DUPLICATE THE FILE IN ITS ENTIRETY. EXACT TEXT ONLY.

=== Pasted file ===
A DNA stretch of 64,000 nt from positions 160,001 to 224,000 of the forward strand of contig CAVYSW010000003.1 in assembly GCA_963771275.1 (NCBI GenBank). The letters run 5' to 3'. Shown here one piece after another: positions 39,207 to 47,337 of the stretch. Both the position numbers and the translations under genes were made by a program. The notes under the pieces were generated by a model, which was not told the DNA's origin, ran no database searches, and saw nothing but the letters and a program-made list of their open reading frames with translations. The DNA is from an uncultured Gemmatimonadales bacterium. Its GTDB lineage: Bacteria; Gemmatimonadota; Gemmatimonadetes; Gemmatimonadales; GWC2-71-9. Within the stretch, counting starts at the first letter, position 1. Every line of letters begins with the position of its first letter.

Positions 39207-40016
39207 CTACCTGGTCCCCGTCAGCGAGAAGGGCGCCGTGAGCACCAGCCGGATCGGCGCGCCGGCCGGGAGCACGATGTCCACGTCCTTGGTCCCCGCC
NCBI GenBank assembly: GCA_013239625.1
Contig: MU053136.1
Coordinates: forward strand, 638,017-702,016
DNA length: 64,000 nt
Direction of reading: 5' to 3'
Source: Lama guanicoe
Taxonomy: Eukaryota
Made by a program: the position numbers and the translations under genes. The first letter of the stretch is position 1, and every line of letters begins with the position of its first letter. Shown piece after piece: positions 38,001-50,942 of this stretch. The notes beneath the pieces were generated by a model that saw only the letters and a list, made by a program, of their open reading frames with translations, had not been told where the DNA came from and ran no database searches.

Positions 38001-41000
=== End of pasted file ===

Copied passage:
A DNA stretch of 64,000 nt from positions 160,001 to 224,000 of the forward strand of contig CAVYSW010000003.1 in assembly GCA_963771275.1 (NCBI GenBank). The letters run 5' to 3'. Shown here one piece after another: positions 39,207 to 47,337 of the stretch. Both the position numbers and the translations under genes were made by a program. The notes under the pieces were generated by a model, which was not told the DNA's origin, ran no database searches, and saw nothing but the letters and a program-made list of their open reading frames with translations. The DNA is from an uncultured Gemmatimonadales bacterium. Its GTDB lineage: Bacteria; Gemmatimonadota; Gemmatimonadetes; Gemmatimonadales; GWC2-71-9. Within the stretch, counting starts at the first letter, position 1. Every line of letters begins with the position of its first letter.

Positions 39207-40016
39207 CTACCTGGTCCCCGTCAGCGAGAAGGGCGCCGTGAGCACCAGCCGGATCGGCGCGCCGGCCGGGAGCACGATGTCCACGTCCTTGGTCCCCGCC
NCBI GenBank assembly: GCA_013239625.1
Contig: MU053136.1
Coordinates: forward strand, 638,017-702,016
DNA length: 64,000 nt
Direction of reading: 5' to 3'
Source: Lama guanicoe
Taxonomy: Eukaryota
Made by a program: the position numbers and the translations under genes. The first letter of the stretch is position 1, and every line of letters begins with the position of its first letter. Shown piece after piece: positions 38,001-50,942 of this stretch. The notes beneath the pieces were generated by a model that saw only the letters and a list, made by a program, of their open reading frames with translations, had not been told where the DNA came from and ran no database searches.

Positions 38001-41000